As a birth mother, adoption gives you the peace of mind that your child will be able to grow up in a loving, supportive home; an environment that may not be possible without adoption. When you choose an open adoption, you can remain in your baby’s life and know that they are doing well, growing up happy and healthy, because you chose adoption for them. This helps reassure you made the best decision, and it is vital to your own healing process. Depending on the level of openness in your adoption, you may even have the opportunity to explain your adoption decision to your child. This can help provide clarity and understanding for your child, while also strengthening the bond between the two of you.
For Adoptive Parents
Much like there being many reasons a birth mother chooses adoption for her baby, adoptive families all have their own reasoning behind pursuing adoption as well. Some may be faced with years of infertility issues and failed pregnancies; others may be in a position in life where they would like to start or grow their family through adoption. Whatever their reasons may be, adoption provides them with the chance to make their dreams of loving and caring for a child become a reality. Choosing an adoptive family for your baby provides them with a lifetime of gratitude and a loving home for your baby.
Keep in mind, these are just a few of the benefits for adoptees, birth mothers and adoptive families that help answer the question, “Is it bad to give your baby up for adoption?”. By now, hopefully you are starting to understand, the answer is no, adoption is not bad. If you have further questions or concerns about adoption and the positive impacts it has, we urge you to speak with an adoption professional. A professional will provide more information, reasoning and clarity on how adoption is a great thing for everyone involved.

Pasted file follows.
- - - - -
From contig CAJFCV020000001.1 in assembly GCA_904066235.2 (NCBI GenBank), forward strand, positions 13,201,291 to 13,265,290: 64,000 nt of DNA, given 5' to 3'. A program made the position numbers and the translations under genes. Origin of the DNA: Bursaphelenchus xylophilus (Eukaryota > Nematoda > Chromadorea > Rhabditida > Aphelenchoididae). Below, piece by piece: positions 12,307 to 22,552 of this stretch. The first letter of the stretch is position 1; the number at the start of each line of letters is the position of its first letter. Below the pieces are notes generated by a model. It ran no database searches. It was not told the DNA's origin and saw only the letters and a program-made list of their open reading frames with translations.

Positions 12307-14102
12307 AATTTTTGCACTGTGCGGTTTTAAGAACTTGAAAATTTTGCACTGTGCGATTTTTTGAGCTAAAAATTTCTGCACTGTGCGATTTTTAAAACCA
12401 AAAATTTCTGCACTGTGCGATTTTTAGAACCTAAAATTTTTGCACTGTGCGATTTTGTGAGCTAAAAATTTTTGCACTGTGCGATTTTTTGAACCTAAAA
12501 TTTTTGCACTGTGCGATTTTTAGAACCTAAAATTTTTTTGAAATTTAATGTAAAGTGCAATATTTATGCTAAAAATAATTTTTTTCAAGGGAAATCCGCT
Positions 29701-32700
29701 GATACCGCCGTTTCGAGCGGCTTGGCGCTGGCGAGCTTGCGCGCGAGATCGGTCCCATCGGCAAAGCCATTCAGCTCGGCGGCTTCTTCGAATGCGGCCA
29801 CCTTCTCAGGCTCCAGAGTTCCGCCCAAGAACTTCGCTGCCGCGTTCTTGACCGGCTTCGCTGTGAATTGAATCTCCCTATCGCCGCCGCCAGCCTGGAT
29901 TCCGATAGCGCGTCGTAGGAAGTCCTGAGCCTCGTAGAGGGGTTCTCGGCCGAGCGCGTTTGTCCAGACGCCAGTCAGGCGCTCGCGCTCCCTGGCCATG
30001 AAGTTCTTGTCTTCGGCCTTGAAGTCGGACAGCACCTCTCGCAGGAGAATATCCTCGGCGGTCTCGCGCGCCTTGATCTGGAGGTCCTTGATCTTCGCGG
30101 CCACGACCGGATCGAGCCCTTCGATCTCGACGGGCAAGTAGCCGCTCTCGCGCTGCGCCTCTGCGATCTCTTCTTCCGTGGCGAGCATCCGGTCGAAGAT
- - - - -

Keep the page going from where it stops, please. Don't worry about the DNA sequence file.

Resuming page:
Misconception: Adoption is Selfish
It is natural for a prospective birth mother to feel a level of guilt or doubt when placing her baby for adoption. These emotions can spark the question, “Is it selfish to give my baby up for adoption?”. When you choose adoption for your baby, by no means are you being selfish. It’s actually incredibly selfless to “give a child up” for adoption.
Adoption is not selfish because you know this is the best possible choice for your child. You are making this decision out of love, and you are willing to do whatever is necessary to provide the best opportunities for them. When you choose adoption for your baby, you are putting the needs of your child first, which is the opposite of selfish.